A day after I went to the Watertown, Mass., campus of Perkins School for the Blind to interview Bill Oates, the former CIO at the City of Boston and the Commonwealth of Massachusetts who now heads the school’s business and technology division, Perkins Solutions, I got a phone call. It was Marilyn Rea Beyer, director of public relations for the school.
Before I wrote a profile on Oates and his new role at Perkins, she wanted to make sure of something. Did I use people-first language?
People-first? I didn’t know what she meant.
Person before condition
“People-first” language, explained Beyer, is a way of speaking and writing about people with disabilities that aims to emphasize the person and de-emphasize the condition the person has. Preferable to blind person is person who is blind.
It’s about showing respect, Beyer said, and it’s the official line of the school.
“Perkins, from a communications viewpoint, wants to model the most respectful language possible when talking about our students, graduates and the community at large and that would go for any person of any description,” she said.
As a journalist, I thought immediately about the linguistic twists and turns I might have to do when writing my article. The traditional English syntax of adjective-noun is simpler and shorter than noun-relative clause. But the reasoning behind people-first language made sense to me. It was accurate and more expansive than the usual shorthand: a short man, an overweight woman, illegal immigrants. (Plus, there’s a journalistic tradition embraced by many, including the Associated Press — whose guide on style and usage SearchCIO uses as a resource — that sources should be described the way they’d like to be.)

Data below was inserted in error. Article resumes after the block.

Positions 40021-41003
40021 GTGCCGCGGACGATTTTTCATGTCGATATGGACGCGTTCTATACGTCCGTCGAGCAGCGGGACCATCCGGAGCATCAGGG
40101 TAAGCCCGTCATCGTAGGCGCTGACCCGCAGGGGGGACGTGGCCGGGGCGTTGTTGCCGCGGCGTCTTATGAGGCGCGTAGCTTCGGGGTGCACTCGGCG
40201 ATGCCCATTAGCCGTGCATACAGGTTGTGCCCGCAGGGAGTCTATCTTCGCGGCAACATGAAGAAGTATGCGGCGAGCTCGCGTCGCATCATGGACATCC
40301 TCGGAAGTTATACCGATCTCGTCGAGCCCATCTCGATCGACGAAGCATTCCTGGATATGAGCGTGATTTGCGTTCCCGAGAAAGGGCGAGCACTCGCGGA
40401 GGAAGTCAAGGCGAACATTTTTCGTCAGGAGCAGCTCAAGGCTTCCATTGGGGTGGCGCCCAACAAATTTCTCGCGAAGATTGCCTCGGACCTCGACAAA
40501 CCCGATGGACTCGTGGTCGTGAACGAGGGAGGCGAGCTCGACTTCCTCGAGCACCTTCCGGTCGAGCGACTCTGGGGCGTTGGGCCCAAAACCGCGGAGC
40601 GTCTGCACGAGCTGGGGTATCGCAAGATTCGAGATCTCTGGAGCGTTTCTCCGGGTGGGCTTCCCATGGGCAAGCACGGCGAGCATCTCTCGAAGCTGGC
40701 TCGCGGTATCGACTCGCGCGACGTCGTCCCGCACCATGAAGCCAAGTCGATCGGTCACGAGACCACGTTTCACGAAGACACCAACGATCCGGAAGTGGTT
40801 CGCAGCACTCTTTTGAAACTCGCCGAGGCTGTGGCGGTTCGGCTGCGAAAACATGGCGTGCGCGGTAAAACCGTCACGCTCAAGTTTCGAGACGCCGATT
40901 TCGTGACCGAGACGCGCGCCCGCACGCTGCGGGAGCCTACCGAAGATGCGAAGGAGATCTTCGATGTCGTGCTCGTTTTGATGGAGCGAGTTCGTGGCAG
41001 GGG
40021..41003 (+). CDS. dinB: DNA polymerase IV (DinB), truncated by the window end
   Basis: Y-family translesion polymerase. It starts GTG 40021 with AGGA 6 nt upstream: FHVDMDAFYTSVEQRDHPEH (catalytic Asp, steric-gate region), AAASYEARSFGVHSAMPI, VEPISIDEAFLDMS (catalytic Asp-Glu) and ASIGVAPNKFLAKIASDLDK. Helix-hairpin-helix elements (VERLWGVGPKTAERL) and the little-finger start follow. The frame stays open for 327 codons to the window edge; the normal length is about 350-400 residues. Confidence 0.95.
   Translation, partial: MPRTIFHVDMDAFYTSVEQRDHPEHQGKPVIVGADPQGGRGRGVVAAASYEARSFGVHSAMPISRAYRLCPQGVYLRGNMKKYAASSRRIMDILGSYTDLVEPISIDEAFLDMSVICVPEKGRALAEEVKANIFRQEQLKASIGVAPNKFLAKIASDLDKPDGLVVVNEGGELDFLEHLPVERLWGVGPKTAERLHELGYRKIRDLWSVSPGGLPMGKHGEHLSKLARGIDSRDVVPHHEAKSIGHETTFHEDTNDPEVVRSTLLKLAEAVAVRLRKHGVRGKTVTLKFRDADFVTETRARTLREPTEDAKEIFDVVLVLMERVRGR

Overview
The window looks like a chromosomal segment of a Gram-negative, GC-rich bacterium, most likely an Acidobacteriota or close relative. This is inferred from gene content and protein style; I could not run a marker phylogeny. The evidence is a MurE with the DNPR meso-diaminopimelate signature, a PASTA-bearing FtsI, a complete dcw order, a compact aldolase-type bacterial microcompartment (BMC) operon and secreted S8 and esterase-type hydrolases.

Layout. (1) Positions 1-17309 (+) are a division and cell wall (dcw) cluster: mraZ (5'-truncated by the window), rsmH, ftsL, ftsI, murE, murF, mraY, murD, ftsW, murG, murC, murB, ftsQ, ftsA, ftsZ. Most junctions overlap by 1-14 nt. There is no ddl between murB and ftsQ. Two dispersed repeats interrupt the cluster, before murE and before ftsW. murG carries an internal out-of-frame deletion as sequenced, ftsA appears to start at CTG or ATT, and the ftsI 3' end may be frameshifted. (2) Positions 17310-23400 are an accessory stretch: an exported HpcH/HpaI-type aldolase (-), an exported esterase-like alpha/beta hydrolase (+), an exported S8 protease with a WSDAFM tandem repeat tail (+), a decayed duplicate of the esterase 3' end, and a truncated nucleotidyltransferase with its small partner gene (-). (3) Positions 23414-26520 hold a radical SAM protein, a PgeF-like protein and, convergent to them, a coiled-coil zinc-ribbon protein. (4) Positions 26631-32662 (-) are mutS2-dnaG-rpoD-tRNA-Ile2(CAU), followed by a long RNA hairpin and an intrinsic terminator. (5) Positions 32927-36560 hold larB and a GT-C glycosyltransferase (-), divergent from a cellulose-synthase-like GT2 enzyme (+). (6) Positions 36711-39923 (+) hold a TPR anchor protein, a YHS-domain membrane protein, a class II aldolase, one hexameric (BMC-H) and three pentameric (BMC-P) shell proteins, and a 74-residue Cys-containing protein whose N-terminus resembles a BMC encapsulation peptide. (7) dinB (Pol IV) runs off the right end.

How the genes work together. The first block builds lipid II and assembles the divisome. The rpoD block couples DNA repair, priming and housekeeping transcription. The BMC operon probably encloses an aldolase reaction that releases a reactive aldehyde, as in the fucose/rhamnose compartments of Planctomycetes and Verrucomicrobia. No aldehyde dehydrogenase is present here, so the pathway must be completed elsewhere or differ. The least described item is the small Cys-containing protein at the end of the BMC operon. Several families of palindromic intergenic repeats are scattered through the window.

Oates follows the school’s policy on people-first language. In an hourlong conversation about his new role and the transition from being a CIO at state and city government to a business manager looking to technology to help his user population, he used the adjective-noun construction (blind person) just once.
No one is keeping tabs, Beyer said (though for the purposes of this article, I just did). What’s important is that people begin their references with people-first language.
And though the blind is not a term Perkins uses, the historical name of the school isn’t changing.
Conflicting views on people-first
Though people-first language is widely encouraged and used across the U.S by advocacy groups and government organizations like Centers for Disease Control and Prevention, it has its detractors. Sociologist C. Edwin Vaughan says the use of people-first language is awkward and repetitious and “calls attention to a person as having some type of ‘marred identity.'”
The National Federation of the Blind adopted a resolution against people-first language in 1993, saying it amounts to politically correct euphemisms that are “unacceptable and pernicious.”
Strong words indeed, especially when considering the mission of an organization like Perkins: “to prepare children and young adults who are blind with the education, confidence and skills they need to realize their potential.” Certainly, it’s a mission advocates on either side of the debate would stand by.